For investors seeking exposure to income generated through investment-grade mortgage pass-through securities, the iShares MBS ETF (NYSEARCA: MBB) offers a pure play on the category, with a portfolio composed of pass-through debt instruments issued by U.S agencies. The portfolio holds both fixed- and floating-rate mortgage-backed securities (MBS) issued by the Government National Mortgage Association (NYSEARCA: GNMA), the Federal National Mortgage Association (OTC: FNMA) and the Federal Home Loan Mortgage Association (OTC: FMCC).
With an inception date of March 13, 2007, the iShares MBS ETF is the oldest exchange-traded fund (ETF) in the category. It is also the largest, with $8.27 billion in assets under management (AUM), as of May 11, 2016. Based on the trailing 45 trading days, the fund averages $59.39 million in volume per day.
The liquidity provided by steady trading volume results in a narrow average trading spread of 0.03%, which facilitates timely and efficient executions for institutional traders. The expense ratio of the iShares MBS ETF is 0.27%, about average for the category. The fund pays a distribution yield of 2.66%.
The portfolio of the iShares MBS ETF tracks the Barclays U.S. MBS Index with a market-weighted portfolio of investment-grade mortgage pass-through securities. As of May 11, 2016, the fund carried 892 positions, with the highest allocation in the portfolio going to debt issued by FNMA at 47.38%, followed by 25.81% with FHLMC and 24.49% to GNMA.
While the fund can hold floating-rate debt, it is heavily weighted toward fixed-rate instruments, which represent 97.57% of the portfolio. The average maturity of debt in the portfolio is 26.03 years, with duration at 4.9 years. The low duration reduces interest rate sensitivity as well as volatility, as indicated by the fund's beta of 0.78% versus its standard index.
The iShares series of ETFs are issued by BlackRock Inc. (NYSE: BLK), one of the largest money management firms in the world, with $4.6 trillion in AUM, as of Dec. 31, 2016. The firm has issued 336 iShares ETFs that cover a range of asset classes, including bonds, equities and commodities.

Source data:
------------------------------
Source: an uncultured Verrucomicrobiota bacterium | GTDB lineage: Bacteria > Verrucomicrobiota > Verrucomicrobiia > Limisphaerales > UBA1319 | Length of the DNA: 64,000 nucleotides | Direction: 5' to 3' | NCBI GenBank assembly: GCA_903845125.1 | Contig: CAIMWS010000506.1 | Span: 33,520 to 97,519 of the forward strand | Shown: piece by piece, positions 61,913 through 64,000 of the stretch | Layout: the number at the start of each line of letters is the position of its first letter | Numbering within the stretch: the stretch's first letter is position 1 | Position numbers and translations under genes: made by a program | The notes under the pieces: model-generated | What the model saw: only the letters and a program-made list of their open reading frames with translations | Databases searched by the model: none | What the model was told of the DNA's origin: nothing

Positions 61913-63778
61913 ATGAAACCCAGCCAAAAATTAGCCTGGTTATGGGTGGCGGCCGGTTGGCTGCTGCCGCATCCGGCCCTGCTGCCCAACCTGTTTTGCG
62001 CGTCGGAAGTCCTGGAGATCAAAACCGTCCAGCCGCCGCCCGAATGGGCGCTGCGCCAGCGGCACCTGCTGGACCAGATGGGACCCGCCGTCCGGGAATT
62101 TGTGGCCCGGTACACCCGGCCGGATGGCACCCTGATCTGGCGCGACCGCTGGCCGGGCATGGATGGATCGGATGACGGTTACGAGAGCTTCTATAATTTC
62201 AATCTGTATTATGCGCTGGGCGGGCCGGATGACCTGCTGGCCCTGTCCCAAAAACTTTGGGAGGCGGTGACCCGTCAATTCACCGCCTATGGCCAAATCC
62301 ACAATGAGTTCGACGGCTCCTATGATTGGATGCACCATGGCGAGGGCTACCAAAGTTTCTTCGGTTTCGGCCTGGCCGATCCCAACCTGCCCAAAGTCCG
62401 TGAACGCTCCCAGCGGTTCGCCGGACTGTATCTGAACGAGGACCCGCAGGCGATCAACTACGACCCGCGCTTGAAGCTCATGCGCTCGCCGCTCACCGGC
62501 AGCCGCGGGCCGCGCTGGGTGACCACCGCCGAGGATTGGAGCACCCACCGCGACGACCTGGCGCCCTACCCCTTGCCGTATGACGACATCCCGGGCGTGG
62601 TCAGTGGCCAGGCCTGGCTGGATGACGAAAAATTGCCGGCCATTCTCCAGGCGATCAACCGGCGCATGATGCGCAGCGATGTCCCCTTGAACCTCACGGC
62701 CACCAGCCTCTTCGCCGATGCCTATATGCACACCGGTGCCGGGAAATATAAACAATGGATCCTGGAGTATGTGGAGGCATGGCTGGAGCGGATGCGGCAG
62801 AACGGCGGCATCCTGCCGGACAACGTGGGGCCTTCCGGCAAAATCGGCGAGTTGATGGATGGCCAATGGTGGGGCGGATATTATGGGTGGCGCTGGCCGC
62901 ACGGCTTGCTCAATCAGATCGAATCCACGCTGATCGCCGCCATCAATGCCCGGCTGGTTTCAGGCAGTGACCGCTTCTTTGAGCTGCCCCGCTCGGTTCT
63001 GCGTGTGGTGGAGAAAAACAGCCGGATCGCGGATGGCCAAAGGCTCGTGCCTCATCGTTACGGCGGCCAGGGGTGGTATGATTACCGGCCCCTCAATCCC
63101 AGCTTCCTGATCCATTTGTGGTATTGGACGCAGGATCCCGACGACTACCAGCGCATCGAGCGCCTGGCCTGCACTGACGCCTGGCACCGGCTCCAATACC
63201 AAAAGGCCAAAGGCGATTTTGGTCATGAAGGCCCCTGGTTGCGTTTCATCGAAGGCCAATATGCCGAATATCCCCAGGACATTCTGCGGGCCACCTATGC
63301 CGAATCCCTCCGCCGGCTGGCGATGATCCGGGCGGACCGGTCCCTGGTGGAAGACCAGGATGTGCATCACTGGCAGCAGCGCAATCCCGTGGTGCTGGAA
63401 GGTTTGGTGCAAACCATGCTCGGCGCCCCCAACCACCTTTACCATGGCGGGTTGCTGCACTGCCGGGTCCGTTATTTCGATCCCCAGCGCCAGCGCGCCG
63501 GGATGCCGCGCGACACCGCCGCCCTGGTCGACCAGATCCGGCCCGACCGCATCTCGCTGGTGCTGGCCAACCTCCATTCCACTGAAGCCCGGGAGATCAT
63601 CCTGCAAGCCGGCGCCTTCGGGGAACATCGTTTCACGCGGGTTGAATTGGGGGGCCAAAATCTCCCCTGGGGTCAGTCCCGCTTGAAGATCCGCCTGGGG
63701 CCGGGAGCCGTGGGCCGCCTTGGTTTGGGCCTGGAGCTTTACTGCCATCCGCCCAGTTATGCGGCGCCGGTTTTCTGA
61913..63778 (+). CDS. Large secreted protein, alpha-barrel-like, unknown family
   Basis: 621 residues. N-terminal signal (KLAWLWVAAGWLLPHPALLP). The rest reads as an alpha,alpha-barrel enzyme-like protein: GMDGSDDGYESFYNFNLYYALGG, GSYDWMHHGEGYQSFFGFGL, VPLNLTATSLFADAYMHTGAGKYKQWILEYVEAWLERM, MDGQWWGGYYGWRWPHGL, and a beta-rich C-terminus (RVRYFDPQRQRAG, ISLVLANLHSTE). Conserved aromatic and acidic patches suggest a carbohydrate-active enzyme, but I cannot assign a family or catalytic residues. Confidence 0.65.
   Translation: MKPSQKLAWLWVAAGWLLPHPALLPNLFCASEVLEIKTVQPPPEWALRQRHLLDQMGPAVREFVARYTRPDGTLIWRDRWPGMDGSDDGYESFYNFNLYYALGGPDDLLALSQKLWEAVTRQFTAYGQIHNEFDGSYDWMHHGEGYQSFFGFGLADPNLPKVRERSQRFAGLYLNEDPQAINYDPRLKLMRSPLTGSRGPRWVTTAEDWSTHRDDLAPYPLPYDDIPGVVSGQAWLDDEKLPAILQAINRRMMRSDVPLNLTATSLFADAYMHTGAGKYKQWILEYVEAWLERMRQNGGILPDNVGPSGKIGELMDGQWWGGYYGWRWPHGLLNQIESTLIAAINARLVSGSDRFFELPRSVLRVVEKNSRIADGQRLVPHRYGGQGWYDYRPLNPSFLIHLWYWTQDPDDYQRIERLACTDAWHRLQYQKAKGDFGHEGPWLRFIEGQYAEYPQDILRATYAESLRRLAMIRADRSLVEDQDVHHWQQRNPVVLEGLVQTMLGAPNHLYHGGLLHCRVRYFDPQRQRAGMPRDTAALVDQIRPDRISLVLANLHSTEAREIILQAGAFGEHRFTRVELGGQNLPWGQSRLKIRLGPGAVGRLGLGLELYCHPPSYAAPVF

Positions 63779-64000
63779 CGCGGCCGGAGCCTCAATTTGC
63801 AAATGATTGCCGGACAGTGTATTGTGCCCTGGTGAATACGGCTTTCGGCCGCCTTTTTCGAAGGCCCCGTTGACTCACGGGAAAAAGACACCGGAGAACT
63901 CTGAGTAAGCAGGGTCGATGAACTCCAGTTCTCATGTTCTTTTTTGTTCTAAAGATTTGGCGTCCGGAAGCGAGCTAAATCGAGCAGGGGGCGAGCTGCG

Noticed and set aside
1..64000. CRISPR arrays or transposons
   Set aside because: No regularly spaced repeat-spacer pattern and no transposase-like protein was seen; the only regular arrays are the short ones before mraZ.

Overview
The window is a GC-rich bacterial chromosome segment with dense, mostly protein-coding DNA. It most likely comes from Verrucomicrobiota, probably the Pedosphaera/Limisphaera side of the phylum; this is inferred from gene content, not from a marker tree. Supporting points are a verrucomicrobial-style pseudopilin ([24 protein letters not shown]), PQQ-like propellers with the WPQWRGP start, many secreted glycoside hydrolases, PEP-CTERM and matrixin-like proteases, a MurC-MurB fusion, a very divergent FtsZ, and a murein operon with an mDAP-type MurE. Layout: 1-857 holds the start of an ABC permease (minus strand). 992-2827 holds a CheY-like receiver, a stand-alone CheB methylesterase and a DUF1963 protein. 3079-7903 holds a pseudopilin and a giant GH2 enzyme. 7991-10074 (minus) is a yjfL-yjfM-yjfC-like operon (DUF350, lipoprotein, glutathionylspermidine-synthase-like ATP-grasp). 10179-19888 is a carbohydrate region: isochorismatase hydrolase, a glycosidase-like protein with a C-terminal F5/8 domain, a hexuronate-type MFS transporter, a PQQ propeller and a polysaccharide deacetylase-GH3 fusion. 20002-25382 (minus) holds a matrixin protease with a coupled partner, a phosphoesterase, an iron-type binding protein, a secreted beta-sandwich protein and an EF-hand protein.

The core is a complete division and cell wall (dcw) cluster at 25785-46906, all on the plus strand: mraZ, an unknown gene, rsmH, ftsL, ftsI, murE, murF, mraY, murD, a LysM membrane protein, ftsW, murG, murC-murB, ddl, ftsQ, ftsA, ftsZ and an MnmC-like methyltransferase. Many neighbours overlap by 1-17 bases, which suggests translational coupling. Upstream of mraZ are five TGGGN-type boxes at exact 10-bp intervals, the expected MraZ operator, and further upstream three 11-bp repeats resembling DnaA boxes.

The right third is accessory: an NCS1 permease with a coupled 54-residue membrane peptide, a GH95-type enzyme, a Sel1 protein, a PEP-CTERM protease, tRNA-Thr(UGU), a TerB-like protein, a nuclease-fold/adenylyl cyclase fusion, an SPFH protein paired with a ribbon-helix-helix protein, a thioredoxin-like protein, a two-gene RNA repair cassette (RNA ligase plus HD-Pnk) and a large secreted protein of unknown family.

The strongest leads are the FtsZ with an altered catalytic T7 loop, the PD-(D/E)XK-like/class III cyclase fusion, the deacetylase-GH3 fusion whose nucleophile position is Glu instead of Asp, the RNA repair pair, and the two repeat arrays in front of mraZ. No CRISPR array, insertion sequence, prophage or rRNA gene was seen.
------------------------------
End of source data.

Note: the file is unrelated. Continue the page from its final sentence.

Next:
The iShares MBS ETF has managed to track the returns of its benchmark index while maximizing yield and minimizing volatility. The fund's negligible volatility is evidenced by its trading range over the 52-week period ending May 11, 2016, which had a variance from high to low of 2.3%.
Since its inception, the iShares MBS ETF has benefited from historically low interest rates implemented by the Federal Reserve Bank after the 2007-2008 financial crisis. The fund's best year occurred as the crisis deepened in 2008 and investors fled subprime mortgages for the safety of agency-issued mortgages. For the year, the fund returned 7.93%. From 2008 through 2011, the fund had an average yearly gain of 6.01%.
As investors incorporated more risk in their fixed-income portfolios starting in 2012, the returns of the iShares MBS ETF slowed. In 2013, the fund recorded its only yearly loss since inception, with a return of negative 1.95%. The average yearly return from 2012 through 2015 was 1.88%.
The iShares MBS ETF can add value under several circumstances. For risk-averse investors, the portfolio of agency-issued debt virtually eliminates credit risk, pays a higher distribution yield than Treasury-based ETFs and displays a minimal level of volatility.
At times of high volatility in the markets, equity investors may find that rotating a portion of their portfolios to the fund can reduce overall volatility. The fund's tight yearly trading range also makes it suitable as a higher-paying proxy for money market funds, but investors should be aware that the higher yield of the fund is accompanied by higher risk.
The iShares MBS ETF offers investors a portfolio of agency-issued debt paying a higher dividend yield than comparable Treasury debt. The fund’s low volatility, as exhibited by its narrow yearly trading ranges and low beta, make it a suitable portfolio addition for risk-averse fixed-income investors.
The fund’s primary competitors are the Vanguard Mortgage-Backed Securities ETF (NASDAQ: VMBS) and the SPDR Barclays Mortgage Backed Bond ETF (NYSEARCA: MBG). The iShares MBS ETF compares favorably against both, particularly in terms of liquidity and distribution yield.